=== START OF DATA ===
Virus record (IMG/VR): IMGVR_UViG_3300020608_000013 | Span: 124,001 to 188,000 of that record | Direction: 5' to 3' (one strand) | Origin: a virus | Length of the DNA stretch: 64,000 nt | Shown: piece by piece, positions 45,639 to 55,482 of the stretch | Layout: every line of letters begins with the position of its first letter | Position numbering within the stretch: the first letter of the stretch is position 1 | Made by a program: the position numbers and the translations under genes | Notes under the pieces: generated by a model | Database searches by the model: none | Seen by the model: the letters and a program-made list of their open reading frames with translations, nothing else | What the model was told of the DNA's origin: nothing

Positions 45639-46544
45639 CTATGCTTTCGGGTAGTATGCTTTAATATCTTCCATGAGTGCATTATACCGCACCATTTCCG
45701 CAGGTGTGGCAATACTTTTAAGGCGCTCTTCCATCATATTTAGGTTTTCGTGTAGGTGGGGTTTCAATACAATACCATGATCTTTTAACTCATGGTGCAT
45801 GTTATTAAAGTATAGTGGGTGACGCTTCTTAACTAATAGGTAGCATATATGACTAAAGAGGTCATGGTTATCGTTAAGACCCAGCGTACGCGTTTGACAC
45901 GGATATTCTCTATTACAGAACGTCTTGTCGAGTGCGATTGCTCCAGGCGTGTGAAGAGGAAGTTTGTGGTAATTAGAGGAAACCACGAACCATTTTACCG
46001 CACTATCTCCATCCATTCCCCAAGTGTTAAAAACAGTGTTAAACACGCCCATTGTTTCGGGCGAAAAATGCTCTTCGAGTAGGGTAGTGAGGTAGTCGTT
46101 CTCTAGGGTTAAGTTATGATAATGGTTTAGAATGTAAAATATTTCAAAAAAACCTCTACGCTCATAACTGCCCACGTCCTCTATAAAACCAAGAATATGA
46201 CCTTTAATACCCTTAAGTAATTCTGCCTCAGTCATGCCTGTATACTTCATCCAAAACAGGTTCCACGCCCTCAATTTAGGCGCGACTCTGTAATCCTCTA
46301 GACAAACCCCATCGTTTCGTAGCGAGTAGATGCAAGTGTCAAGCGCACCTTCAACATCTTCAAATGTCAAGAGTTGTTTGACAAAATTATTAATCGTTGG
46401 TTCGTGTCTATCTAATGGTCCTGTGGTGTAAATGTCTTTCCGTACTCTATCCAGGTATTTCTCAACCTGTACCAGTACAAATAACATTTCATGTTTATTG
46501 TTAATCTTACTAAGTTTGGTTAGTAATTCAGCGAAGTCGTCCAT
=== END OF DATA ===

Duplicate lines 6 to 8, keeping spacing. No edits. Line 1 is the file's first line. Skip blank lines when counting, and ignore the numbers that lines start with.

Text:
45901 GGATATTCTCTATTACAGAACGTCTTGTCGAGTGCGATTGCTCCAGGCGTGTGAAGAGGAAGTTTGTGGTAATTAGAGGAAACCACGAACCATTTTACCG
46001 CACTATCTCCATCCATTCCCCAAGTGTTAAAAACAGTGTTAAACACGCCCATTGTTTCGGGCGAAAAATGCTCTTCGAGTAGGGTAGTGAGGTAGTCGTT
46101 CTCTAGGGTTAAGTTATGATAATGGTTTAGAATGTAAAATATTTCAAAAAAACCTCTACGCTCATAACTGCCCACGTCCTCTATAAAACCAAGAATATGA